In Australia, activists are calling for a ban on wallaby hunting, despite native wildlife populations exploding and causing irreparable damage to the environment and economic impacts to farming. And each year, we continue to see activists protesting for a ban on duck hunting. We even have activists calling for the protection of feral cats and foxes, which do untold damage to native wildlife.
It also largely ignores the proven success of trophy hunting programs that have been introduced for animals like the markhor.
Below is a verbatim copy of the open letter signed by over fifty community leaders throughout Southern Africa. You can read the original version here.
14 July 2020
Dear Ricky Gervais, Joanna Lumley, Peter Egan, Ed Sheeran, Dame Judi Dench and Piers Morgan,
As representatives of millions of rural Africans, the majority of whom live below the poverty line, we are urgently appealing to you, as celebrities with status, to stop undermining our globally recognised conservation efforts and our basic human right to sustainably use the natural resources on which our communities’ livelihoods depend.
In recent months you have lent your names to campaigns to stop hunting in Africa. We acknowledge that you are doing so with the best of intentions and we welcome your interest in our wildlife. But you have expressed these views without full appreciation of the implications for our people or wildlife, and without consulting us, who live with and manage African wildlife and who will ultimately determine its future. Indeed, several of the campaigns with which you are associated, such as this campaign, dismiss the beneficial impacts of regulated trophy hunting on local communities and our wildlife populations as ‘myths’. We would like to share our perspectives and invite you to visit our communities to witness and understand the realities of conservation in Africa.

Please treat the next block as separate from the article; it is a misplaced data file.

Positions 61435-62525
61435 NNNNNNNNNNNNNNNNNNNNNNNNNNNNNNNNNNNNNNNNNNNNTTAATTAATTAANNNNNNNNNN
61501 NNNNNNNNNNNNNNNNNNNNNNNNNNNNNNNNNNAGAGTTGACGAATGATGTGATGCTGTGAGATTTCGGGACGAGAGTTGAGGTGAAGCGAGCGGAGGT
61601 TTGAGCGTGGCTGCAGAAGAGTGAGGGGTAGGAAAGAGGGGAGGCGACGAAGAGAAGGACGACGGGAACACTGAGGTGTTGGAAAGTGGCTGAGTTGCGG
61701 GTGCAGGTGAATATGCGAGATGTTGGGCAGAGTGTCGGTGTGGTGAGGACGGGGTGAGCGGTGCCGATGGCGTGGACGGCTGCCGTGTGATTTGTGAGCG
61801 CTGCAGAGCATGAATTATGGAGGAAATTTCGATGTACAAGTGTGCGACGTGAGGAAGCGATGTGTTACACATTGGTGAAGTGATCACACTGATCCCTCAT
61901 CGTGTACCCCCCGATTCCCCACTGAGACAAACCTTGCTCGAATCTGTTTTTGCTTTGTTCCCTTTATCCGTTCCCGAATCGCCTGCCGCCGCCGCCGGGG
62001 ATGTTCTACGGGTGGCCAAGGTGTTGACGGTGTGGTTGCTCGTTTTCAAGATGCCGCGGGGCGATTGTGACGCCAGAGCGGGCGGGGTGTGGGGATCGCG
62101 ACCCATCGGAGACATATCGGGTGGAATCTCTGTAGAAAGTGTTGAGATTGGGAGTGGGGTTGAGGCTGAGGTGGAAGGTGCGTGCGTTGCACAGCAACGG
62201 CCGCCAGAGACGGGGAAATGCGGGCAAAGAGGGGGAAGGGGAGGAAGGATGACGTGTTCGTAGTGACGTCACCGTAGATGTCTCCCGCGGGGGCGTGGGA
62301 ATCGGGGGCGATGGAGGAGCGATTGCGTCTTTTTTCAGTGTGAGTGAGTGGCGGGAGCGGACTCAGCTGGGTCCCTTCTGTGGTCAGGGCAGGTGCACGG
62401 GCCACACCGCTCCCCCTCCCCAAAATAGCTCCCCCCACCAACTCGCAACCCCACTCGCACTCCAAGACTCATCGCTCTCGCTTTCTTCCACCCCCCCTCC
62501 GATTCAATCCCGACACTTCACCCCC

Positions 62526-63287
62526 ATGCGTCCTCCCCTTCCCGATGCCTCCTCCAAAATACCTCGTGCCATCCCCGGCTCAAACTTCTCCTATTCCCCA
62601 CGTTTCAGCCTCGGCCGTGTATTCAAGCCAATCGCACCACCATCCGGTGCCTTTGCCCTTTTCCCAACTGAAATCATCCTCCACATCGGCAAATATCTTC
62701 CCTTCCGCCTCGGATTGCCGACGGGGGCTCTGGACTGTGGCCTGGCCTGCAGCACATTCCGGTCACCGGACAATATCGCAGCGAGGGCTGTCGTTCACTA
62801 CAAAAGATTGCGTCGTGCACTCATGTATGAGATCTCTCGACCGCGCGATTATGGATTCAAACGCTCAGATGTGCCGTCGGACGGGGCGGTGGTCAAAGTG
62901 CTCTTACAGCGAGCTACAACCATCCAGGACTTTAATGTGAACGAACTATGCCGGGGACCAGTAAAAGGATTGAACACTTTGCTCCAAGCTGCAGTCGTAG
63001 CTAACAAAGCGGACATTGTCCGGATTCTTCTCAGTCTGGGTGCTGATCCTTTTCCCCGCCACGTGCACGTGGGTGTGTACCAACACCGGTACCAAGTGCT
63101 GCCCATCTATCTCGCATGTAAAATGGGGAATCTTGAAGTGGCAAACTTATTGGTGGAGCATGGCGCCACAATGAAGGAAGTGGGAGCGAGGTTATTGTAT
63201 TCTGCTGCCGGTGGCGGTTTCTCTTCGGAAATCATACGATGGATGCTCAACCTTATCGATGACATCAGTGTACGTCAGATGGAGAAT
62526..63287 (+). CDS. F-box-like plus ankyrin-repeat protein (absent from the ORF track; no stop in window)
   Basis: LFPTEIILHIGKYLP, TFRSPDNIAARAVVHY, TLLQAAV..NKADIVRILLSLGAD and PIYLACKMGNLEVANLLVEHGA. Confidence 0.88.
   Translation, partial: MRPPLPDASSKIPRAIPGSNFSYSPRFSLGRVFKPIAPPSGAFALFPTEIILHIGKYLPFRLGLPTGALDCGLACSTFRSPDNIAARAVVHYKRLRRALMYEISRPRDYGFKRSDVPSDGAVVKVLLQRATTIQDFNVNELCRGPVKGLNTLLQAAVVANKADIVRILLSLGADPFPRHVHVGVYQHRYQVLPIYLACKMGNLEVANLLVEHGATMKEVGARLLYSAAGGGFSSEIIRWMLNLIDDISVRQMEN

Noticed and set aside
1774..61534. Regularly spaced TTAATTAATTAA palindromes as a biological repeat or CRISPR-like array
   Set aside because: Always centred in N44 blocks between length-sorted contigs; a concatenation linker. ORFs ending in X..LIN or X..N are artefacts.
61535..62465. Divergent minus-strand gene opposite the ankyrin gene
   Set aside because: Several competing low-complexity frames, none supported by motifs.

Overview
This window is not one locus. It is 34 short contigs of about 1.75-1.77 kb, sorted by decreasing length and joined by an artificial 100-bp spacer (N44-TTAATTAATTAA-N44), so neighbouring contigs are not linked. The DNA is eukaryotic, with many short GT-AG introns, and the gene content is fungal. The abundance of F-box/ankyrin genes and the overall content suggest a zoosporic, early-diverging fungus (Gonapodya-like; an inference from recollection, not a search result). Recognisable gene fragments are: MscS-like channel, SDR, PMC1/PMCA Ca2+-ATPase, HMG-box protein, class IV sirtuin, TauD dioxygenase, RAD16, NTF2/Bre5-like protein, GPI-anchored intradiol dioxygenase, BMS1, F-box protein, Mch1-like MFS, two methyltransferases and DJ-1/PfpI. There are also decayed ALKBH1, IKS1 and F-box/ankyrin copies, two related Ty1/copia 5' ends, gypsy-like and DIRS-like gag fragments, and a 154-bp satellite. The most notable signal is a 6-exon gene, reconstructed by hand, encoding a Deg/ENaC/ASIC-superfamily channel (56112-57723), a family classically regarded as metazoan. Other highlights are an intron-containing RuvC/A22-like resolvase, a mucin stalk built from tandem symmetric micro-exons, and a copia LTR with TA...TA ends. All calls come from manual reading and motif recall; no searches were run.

Successful conservation must start with those of us who live alongside dangerous large animals, whose value is deeply ingrained in our cultures. During colonial times, European colonists removed our rights to manage and benefit from these animals, and in many instances forcefully evicted us from our lands, often to make way for protected areas. This led to dramatic loss of wildlife and habitat – a disaster for conservation, our traditions and our livelihoods. Post-independent governments restored our rights, integrating wildlife into rural economies through inclusive conservation approaches. This provided socio-economic incentives to live with and sustainably manage our wildlife.